Faces Of The Boom: Hall Of Famer Has Ridden N.D.’s Oil Roller Coaster

Bob Mau, pictured Thursday, Sept. 18, 2013, in Grand Forks, N.D., was inducted into the North Dakota Petroleum Council’s Hall of Fame for nearly 40 years in the oil and gas industry. JOHN STENNES/GRAND FORKS HERALD

GRAND FORKS, N.D. – Kenmare oil man Bob Mau has watched the price of oil hit as low as $4.83 a barrel and as high as $150 a barrel.

But the entrepreneur managed to weather the ups and downs, going from worrying about how to pay the electricity bill to taking on a new gold-mining adventure in Alaska.

Mau, with nearly 40 years in the oil and gas business, was inducted into the North Dakota Petroleum Council’s Hall of Fame last week at the annual meeting in Grand Forks.

Mau started working in the oilfield in 1975 as a way to subsidize his family farm southwest of Mohall. With a background in geology from Minot State University, Mau got more involved in the industry in the late 1970s and early 1980s, doing well reclamation work.

In 1985, Mau bought his first drilling rigs from a St. Louis bank after another company went bankrupt. Even though North Dakota’s oil industry was experiencing a bust at that time, Mau anticipated it would be booming again.

“I don’t know if you call it foresight or just luck,” Mau said.

Mau built several businesses, including Eagle Operating, an oil and gas exploration company, and Wolverine Drilling Co., which drilled wells in North Dakota, Montana and Colorado.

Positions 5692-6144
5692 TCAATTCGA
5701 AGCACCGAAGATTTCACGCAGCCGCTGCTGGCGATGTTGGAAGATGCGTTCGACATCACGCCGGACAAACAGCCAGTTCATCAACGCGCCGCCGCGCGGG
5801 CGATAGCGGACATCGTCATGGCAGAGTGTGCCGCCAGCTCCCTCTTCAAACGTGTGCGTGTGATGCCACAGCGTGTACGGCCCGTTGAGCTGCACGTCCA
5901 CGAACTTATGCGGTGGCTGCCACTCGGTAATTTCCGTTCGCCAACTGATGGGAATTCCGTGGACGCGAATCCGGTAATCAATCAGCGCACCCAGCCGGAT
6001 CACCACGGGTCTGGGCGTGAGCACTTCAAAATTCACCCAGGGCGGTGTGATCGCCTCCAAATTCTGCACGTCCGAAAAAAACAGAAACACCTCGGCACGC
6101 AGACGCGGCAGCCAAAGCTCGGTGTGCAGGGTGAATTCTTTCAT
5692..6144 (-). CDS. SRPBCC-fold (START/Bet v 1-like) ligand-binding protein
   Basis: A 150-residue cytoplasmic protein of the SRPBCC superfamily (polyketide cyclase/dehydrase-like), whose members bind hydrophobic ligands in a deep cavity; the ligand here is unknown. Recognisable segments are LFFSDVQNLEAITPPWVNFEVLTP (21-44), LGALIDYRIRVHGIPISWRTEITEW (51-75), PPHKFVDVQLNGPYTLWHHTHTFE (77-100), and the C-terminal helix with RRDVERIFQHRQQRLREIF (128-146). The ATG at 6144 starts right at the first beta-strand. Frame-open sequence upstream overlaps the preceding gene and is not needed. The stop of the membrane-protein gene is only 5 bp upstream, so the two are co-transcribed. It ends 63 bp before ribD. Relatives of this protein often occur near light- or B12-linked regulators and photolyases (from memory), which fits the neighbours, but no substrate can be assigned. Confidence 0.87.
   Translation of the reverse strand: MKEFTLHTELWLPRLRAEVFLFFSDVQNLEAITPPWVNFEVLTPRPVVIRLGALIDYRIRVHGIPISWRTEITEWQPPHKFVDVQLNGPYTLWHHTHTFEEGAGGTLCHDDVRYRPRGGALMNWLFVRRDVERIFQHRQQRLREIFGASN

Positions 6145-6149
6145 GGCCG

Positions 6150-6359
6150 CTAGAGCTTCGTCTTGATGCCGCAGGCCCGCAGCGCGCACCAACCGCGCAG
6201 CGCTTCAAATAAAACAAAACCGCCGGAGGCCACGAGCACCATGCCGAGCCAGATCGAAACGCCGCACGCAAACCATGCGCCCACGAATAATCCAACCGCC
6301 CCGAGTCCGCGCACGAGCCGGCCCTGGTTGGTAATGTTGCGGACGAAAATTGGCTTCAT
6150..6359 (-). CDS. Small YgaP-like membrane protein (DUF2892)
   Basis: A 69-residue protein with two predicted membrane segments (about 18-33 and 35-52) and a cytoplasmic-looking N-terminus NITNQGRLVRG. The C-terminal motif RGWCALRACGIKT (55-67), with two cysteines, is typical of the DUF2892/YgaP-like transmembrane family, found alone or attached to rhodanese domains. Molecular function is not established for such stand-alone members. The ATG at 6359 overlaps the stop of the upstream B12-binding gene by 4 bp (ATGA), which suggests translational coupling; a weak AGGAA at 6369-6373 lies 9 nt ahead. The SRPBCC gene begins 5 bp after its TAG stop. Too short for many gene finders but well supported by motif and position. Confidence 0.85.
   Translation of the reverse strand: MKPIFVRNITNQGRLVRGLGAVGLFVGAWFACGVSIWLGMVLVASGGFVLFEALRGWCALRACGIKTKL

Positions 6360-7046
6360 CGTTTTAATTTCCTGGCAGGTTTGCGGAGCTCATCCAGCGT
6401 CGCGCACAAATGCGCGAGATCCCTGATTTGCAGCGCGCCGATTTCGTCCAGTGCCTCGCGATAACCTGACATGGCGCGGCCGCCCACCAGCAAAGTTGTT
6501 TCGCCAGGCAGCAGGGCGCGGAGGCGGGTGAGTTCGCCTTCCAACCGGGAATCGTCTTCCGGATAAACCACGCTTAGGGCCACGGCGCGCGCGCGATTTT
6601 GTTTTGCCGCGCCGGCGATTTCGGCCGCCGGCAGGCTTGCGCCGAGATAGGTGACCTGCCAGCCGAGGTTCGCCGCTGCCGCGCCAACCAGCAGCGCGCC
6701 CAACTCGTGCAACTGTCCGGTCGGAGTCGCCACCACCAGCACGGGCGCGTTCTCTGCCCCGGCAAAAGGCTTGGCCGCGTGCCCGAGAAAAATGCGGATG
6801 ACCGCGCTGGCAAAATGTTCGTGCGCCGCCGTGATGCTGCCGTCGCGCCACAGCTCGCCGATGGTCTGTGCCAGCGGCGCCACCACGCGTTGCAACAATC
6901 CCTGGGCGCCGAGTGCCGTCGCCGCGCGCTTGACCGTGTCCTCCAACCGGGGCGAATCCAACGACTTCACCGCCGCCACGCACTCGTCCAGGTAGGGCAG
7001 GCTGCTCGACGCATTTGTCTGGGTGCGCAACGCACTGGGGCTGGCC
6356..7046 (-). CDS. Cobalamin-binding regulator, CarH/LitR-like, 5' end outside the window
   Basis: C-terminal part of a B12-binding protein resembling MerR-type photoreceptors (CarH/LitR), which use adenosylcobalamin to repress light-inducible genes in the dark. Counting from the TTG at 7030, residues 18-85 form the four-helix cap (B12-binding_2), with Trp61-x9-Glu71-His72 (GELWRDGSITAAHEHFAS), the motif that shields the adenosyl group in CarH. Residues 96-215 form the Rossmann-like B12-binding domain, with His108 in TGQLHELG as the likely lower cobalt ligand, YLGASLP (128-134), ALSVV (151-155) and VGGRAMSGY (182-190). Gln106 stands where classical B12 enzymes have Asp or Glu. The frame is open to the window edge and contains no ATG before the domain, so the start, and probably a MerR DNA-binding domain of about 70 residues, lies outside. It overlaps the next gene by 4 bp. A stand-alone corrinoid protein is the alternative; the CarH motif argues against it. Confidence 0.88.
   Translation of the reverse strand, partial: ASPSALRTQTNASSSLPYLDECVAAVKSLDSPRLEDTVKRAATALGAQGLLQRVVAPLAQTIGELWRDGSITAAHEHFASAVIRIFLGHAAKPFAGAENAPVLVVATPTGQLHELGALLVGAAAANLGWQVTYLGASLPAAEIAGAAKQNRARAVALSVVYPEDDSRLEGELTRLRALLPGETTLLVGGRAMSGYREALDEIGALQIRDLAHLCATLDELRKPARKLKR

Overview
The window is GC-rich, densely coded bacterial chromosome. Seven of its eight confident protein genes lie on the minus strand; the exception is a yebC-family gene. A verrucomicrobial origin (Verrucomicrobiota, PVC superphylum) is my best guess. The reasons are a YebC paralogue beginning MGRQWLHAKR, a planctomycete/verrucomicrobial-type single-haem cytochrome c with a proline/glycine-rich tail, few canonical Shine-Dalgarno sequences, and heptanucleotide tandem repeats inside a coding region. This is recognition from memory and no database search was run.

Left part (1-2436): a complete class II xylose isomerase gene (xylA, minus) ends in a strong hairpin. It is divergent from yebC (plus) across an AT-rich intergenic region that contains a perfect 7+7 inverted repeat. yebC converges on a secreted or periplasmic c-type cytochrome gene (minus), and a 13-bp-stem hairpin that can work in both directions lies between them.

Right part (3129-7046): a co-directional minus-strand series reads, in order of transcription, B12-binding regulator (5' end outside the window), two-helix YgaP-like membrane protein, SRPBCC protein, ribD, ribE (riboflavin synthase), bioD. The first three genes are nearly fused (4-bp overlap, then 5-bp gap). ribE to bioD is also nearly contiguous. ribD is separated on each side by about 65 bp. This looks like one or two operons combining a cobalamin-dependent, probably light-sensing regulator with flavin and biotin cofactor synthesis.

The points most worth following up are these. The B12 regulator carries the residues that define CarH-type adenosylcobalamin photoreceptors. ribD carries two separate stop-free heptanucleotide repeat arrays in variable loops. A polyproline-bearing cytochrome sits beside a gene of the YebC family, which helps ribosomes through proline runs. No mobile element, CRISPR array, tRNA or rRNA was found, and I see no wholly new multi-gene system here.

In the fall of 1999, the price of crude hit $4.83 a barrel, Mau recalls.

“It was terrible,” Mau said. “You wondered how you were going to pay the electricity bills on the pumping units. It was down to that.”

In 2000, Mau’s company operated the only drilling rig that was operating in North Dakota. When they laid the derrick over, it was the first time since the 1950s that no rigs were operating in the state.

Mau relied more on farming during those slow years, but oil activity soon picked up again in North Dakota.

In the early 2000s, Mau started another company, Star Wells, a production service company. He also started MW Industries in Kenmare, which manufactures service rigs.

With the Bakken boom, Eagle Operating has participated as a non-operating interest in many wells, Mau said.

“It’s been fantastic for our business,” he said.

Mau, 59, continues to work in the industry, but sold some of his companies and contracts out more work.

“Everybody says I’m retired, but I don’t think I’m retired,” Mau said. “I’m still doing the same thing I’ve always done, just on a smaller scale.”

Mau is now pursuing something he always wanted to try: mining for gold.

When gold prices jumped, Mau and a business partner formed Buckeye Land and Minerals to mine for gold in Alaska. Mau travels to Alaska about once a month to get the new operation established.

“It’s been an interesting experience, a learning curve,” Mau said.

Ron Ness, president of the North Dakota Petroleum Council, said during Mau’s induction ceremony last week that Mau uses his passion for the industry to contribute to many community and statewide organizations.

“He has been a part of North Dakota’s oil past as well as its future,” Ness said.